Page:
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By Ewan Fernie, University of Birmingham, The Shakespeare Institute.


Ewan Fernie with the exquisite model of Shakespeare’s Birthplace which was presented in 1851, by ordinary English men and women, to the Hungarian revolutionary, Lajos Kossuth; courtesy of the National Széchényi Library, Budapest; photo by Peter Rákossy.


I had the privilege the other week of launching my new book, Shakespeare for Freedom: Why the Plays Matter (Cambridge University Press) as part of an exciting new series of ‘Research Conversations’ hosted by Paul Edmondson at the Shakespeare Centre.  I was delighted to be back at the Centre, and to be in conversation with the distinguished Kiernan Ryan, author of (most recently) Shakespeare’s Universality: Here’s Fine Revolution (Arden). 

Kiernan kicked off our conversation by asking what had prompted the book and I replied that, in spite of a recent critical prejudice against character as a topic worthy of political consideration, I had started to see a link between political freedom and the vitality of Shakespeare’s characters. ‘Give me life,’ says Falstaff, and Shakespeare’s polyphonous drama, I proposed, maximises life for as many people as possible.

Shakespeare for Freedom reconnects with an important tradition of Shakespeare criticism from the 1980s when writers like Kiernan contended that reading Shakespeare could make a real political difference.  Freedom has been a bit off limits for a while, highjacked by the Right as neo-liberalism, or worse.  But the passion for freedom was one of the great drivers of Western modernity, and I want to bring it back.

To that end, one of the things my book does is to show how surprisingly involved Shakespeare has been in the fight for freedom, in England, Europe, and beyond.  Given our location, Kiernan asked me first about David Garrick’s 1769 Stratford Jubilee, which I said had been more political than is often realised.  Garrick wore a rainbow ribbon to symbolise that Shakespeare was for all creeds and parties.  He took Shakespeare, quite literally, to the streets.  The songs sung at his Jubilee were adapted almost immediately for the great political cause of the day: John Wilkes’ campaign for political emancipation.  James Boswell turned up dressed as a Corsican chief in solidarity with the international liberation movement.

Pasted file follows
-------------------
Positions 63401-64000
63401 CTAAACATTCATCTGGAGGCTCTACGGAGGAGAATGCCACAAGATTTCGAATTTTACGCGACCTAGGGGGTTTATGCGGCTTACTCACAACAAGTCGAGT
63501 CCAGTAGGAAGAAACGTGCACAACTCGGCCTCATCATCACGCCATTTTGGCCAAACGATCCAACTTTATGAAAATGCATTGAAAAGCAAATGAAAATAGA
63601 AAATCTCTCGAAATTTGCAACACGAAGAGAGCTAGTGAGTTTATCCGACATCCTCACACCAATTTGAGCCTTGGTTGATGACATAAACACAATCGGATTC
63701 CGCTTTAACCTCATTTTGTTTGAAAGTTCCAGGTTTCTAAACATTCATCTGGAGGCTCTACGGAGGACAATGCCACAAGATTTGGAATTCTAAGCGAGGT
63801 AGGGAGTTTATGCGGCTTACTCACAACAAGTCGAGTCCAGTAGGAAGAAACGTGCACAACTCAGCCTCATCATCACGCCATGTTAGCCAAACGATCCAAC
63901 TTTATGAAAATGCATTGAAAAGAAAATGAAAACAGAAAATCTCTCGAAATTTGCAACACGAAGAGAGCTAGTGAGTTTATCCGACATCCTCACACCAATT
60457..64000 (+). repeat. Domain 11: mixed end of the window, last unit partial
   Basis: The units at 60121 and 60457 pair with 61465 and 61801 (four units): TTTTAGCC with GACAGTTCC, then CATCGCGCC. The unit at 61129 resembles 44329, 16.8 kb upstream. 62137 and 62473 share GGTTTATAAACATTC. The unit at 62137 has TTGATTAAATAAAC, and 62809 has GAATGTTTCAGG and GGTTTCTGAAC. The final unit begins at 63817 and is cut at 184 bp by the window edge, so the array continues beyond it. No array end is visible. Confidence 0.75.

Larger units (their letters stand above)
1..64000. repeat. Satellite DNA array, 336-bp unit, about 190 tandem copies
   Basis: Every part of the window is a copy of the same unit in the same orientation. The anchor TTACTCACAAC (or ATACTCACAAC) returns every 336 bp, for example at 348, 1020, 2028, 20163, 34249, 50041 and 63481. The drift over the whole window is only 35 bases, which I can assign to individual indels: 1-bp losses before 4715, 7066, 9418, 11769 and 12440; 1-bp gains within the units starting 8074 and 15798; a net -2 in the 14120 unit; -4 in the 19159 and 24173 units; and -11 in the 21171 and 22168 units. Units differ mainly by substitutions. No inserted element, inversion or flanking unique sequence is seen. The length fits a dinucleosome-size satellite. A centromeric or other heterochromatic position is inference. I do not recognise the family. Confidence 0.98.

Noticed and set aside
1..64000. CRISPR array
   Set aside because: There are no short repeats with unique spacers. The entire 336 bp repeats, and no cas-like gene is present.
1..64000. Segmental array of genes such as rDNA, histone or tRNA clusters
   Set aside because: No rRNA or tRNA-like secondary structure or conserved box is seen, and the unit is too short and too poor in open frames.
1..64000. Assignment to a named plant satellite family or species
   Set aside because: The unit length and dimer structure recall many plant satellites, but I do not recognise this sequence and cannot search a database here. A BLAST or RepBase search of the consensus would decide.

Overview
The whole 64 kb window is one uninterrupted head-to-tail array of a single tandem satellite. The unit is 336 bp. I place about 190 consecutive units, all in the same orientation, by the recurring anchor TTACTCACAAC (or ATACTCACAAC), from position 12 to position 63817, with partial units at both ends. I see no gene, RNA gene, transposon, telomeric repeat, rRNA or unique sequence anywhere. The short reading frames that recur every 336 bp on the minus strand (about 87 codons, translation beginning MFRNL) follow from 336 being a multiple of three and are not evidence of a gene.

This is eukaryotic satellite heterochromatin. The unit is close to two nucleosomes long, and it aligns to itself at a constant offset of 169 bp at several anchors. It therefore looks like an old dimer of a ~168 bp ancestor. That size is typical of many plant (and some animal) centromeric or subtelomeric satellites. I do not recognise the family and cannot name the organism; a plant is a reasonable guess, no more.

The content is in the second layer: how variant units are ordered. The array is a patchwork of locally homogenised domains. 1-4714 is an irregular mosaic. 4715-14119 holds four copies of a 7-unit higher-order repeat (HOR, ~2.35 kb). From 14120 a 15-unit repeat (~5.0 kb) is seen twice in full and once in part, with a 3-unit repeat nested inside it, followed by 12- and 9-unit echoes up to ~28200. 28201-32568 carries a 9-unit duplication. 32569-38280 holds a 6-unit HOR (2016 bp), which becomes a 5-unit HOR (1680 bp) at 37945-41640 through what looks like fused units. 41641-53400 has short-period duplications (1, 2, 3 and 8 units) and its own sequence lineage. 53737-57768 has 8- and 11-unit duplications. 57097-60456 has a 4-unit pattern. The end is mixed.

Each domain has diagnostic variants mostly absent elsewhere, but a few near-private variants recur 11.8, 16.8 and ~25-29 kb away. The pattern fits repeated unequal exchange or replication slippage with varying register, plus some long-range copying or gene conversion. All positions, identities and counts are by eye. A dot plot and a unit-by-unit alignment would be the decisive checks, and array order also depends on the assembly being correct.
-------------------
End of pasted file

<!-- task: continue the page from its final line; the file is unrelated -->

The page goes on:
Kiernan also asked me about Thomas Cooper, the Chartist campaigner for political reform who called himself the ‘Shaksperean General’, ran the ‘Shaksperean Association of Leicester Chartists’, and fulfilled one of the great ambitions of his life by kneeling on Shakespeare’s grave.  And we talked about the presentation in 1851 of an exquisite model of the Birthplace to the exiled Hungarian revolutionary, Lajos Kossuth, by ordinary and large-minded English men and women. I admitted I’d been rather astonished to learn about these things, having previously believed that political Shakespeare had begun around the time of the publication of the celebrated book of that title in 1985.

But Shakespeare for Freedom isn’t just about historyIt also offers a distinctive and richly Shakespearean model of freedom—and an argument that Shakespearean drama constitutes an enduring call to freedom that has once again become urgently relevant in our time.

Kiernan pressed me on the ambiguous nature of freedom as I present it in the book.  We talked about the tantalising invocation of a comprehensively liberated ‘Freetown’ in Romeo and Juliet, a dispensation in which the impoverished apothecary in the play would be as fulfilled as its tragic lovers. But we also talked about the dark blow for human freedom which Macbeth strikes when he kills King Duncan.  Of course we have to legislate against such crimes, but freedom has always, since the Garden of Eden, involved the freedom to enter evil.  That is its guarantee, and that is its curse, and we can’t have one without the other.

I conclude my book by arguing that Shakespeare’s is an art which encourages us to remain always, indefatigably open to the mobile, indeterminable possibilities engendered by the ongoing interaction of human selves. Such, I propose, is his politics of freedom. It is a politics that is necessarily vested in the individual freedom which Shakespeare as a great artist exemplifies; and which, as the creator of supremely lively dramatic characters, he dramatises: but it is equally a politics that is insistently tested by such individual freedom, and at times wrecked by it, as in Macbeth. Freedom, in Shakespeare, remains an irreducibly provisional thing, dangerous as well as promising.

But then if we want to live in a really free world, that’s what we’ve got to keep fighting for.


 The views expressed in this article are the author’s own.

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Ewan Fernie is Chair and Professor of Shakespeare Studies at the Shakespeare Institute, University of Birmingham. His books include critical and creative works and he is General Editor (with Simon Palfrey) of the provocative Shakespeare Now! series.

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